Whenever I listen to talks and lectures about women in Islam, or read books on the topic, there is one particular sentiment that is constantly mentioned and echoed - that women are somehow mystical creatures who are able to endure all of life's difficulties and calamities without complaint; that women are, by nature, not only capable of being mothers who happily suffer for the sake of their children and families, but *enjoy* this suffering; that they would prefer to give up their entire lives for the sake of their loved ones rather than pursue their own endeavours; that men could never have the strength or patience to endure these challenges.
On one hand, this sentiment is understandable - a recognition and acknowledgment of the difficulties that women go through, and of their contributions to society via raising their children.
On the other hand, however, I find it dangerous. The lauding of women tends to end with the phrase "I (a man) would never be able to do this!" The question is... why not? Pregnancy and breastfeeding aside, almost every other aspect of child-rearing could be undertaken by a man, from changing diapers to staying up with a baby at night to doing activities with older children.
There is literally nothing whatsoever preventing men from doing these things - and nothing at all to indicate that a man's "nature" renders him incapable. More and more, we hear stories of stay-at-home fathers who completely shred the stereotype of the hapless, bumbling father. Yet amongst Muslims in particular, there seems to be an aversion to the very idea that men can be capable fathers in a sense beyond that of financial contribution.
As well, the wifehood/ motherhood excuse is used all too often to marginalize women and prevent them from pursuing further studies or work - for the sake of this piece, Islamic studies and work in particular. How can we talk about female scholarship of the past when we do so little to encourage and facilitate it today?
That's not to say there *aren't* female scholars today, for they certainly exist and are of great benefit to this Ummah, but rather, that we do not see them and recognize them as female scholars of the past were. We complain that the only women who are publicly known as speakers and teachers today are 'liberal' or 'progressive' - but what are we doing to encourage and facilitate classically trained, orthodox female scholarship?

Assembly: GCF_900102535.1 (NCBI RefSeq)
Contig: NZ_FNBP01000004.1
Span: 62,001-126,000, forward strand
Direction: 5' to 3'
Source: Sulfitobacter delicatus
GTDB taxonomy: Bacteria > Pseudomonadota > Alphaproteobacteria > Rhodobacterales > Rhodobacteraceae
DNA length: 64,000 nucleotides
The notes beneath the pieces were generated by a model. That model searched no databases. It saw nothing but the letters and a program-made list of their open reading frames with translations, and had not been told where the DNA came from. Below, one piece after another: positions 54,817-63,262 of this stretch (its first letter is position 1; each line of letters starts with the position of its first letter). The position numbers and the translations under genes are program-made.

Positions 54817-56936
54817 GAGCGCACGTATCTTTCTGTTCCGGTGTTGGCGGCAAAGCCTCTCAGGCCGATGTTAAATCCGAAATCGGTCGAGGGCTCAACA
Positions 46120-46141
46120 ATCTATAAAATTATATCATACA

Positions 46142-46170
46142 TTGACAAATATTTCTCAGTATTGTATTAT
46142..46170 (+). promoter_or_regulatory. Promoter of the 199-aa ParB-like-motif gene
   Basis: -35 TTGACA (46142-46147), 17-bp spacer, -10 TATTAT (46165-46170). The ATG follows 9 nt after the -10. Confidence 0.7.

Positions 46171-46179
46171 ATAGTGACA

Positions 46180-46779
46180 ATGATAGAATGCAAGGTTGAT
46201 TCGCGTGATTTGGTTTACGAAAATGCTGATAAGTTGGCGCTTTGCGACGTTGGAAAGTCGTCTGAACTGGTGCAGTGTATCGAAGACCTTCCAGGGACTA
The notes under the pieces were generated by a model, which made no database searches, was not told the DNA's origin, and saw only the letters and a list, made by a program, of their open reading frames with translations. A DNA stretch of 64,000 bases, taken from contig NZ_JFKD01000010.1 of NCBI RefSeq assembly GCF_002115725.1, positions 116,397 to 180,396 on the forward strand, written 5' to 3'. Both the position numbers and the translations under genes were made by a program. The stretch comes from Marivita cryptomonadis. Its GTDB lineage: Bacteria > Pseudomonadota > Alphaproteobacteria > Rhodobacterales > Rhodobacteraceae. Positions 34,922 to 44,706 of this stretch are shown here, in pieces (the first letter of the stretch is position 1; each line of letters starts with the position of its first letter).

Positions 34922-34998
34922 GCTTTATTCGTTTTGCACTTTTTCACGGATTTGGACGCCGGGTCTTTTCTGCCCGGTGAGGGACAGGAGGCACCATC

We mention female scholars of the past, but we neglect to mention that for many of them, their 'urf (societal custom) was to have extended family and a great deal of domestic help (whether from slaves or servants); we complain that women today aren't as pious or dedicated worshipers or dedicated students of knowledge, yet ignore the fact that according to some mathaahib, a wife is not obligated to even cook food for her husband - so how can we expect the average woman today, who doesn't have her family around to help raise four kids, or domestic help to take care of the daily humdrum of cooking and cleaning, to somehow spend her days in study and her nights in worship?
It's high time that we recognize the backhanded ways that we 'compliment' women, only to use those same phrases as a way of perpetuating the marginalization of women in spheres of Islamic knowledge and authority. It's high time that we stop acting so hypocritical and to go beyond mere lip service and praise of women's domestic efforts, to easing their daily burdens and facilitating opportunities for scholarship - whether teaching, writing books, or other such endeavours - and helping bring about an environment of Islamic learning that not only recognizes the role of women teachers in theory, but encourages it as a practical reality.
And for the record - no, women are not imbued with some magical 'patience' that makes them *want* to stay up nights with colicky babies and demanding toddlers; women are not, by nature, purely selfless beings who are overjoyed to sacrifice their entire lives for the sake of others. We are human beings with spiritual and intellectual needs - needs which all too often we compromise and sacrifice out of necessity, for the sheer fact that if we don't stay on the ball with the other responsibilities, there won't be anyone else around to ensure the survival and well-being of our own children.
Don't ever make the mistake of assuming that service to our families - which we do to some extent enjoy and are willing to do - is equivalent to how we want to spend the entirety of our lives.
Because we don't.
Because we don't.